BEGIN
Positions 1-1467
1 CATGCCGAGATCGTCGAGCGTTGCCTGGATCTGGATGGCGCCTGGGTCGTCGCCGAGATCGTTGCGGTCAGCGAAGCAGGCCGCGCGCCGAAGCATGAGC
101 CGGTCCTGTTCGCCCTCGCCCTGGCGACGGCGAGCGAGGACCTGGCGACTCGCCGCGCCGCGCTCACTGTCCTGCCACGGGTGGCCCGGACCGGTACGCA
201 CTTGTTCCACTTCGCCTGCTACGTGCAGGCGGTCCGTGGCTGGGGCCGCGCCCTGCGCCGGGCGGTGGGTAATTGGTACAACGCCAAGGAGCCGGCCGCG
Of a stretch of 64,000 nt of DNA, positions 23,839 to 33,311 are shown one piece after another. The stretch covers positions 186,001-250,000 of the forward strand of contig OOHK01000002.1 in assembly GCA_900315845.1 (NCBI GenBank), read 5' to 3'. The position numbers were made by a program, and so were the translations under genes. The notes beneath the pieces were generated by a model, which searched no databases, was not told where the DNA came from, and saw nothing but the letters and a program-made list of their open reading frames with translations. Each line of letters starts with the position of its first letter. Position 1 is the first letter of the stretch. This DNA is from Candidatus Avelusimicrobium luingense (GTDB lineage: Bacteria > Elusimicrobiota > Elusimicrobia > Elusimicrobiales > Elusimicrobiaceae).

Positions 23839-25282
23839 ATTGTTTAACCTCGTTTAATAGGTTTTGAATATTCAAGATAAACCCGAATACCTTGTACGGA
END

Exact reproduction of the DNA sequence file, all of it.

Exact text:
Positions 1-1467
1 CATGCCGAGATCGTCGAGCGTTGCCTGGATCTGGATGGCGCCTGGGTCGTCGCCGAGATCGTTGCGGTCAGCGAAGCAGGCCGCGCGCCGAAGCATGAGC
101 CGGTCCTGTTCGCCCTCGCCCTGGCGACGGCGAGCGAGGACCTGGCGACTCGCCGCGCCGCGCTCACTGTCCTGCCACGGGTGGCCCGGACCGGTACGCA
201 CTTGTTCCACTTCGCCTGCTACGTGCAGGCGGTCCGTGGCTGGGGCCGCGCCCTGCGCCGGGCGGTGGGTAATTGGTACAACGCCAAGGAGCCGGCCGCG
Of a stretch of 64,000 nt of DNA, positions 23,839 to 33,311 are shown one piece after another. The stretch covers positions 186,001-250,000 of the forward strand of contig OOHK01000002.1 in assembly GCA_900315845.1 (NCBI GenBank), read 5' to 3'. The position numbers were made by a program, and so were the translations under genes. The notes beneath the pieces were generated by a model, which searched no databases, was not told where the DNA came from, and saw nothing but the letters and a program-made list of their open reading frames with translations. Each line of letters starts with the position of its first letter. Position 1 is the first letter of the stretch. This DNA is from Candidatus Avelusimicrobium luingense (GTDB lineage: Bacteria > Elusimicrobiota > Elusimicrobia > Elusimicrobiales > Elusimicrobiaceae).

Positions 23839-25282
23839 ATTGTTTAACCTCGTTTAATAGGTTTTGAATATTCAAGATAAACCCGAATACCTTGTACGGA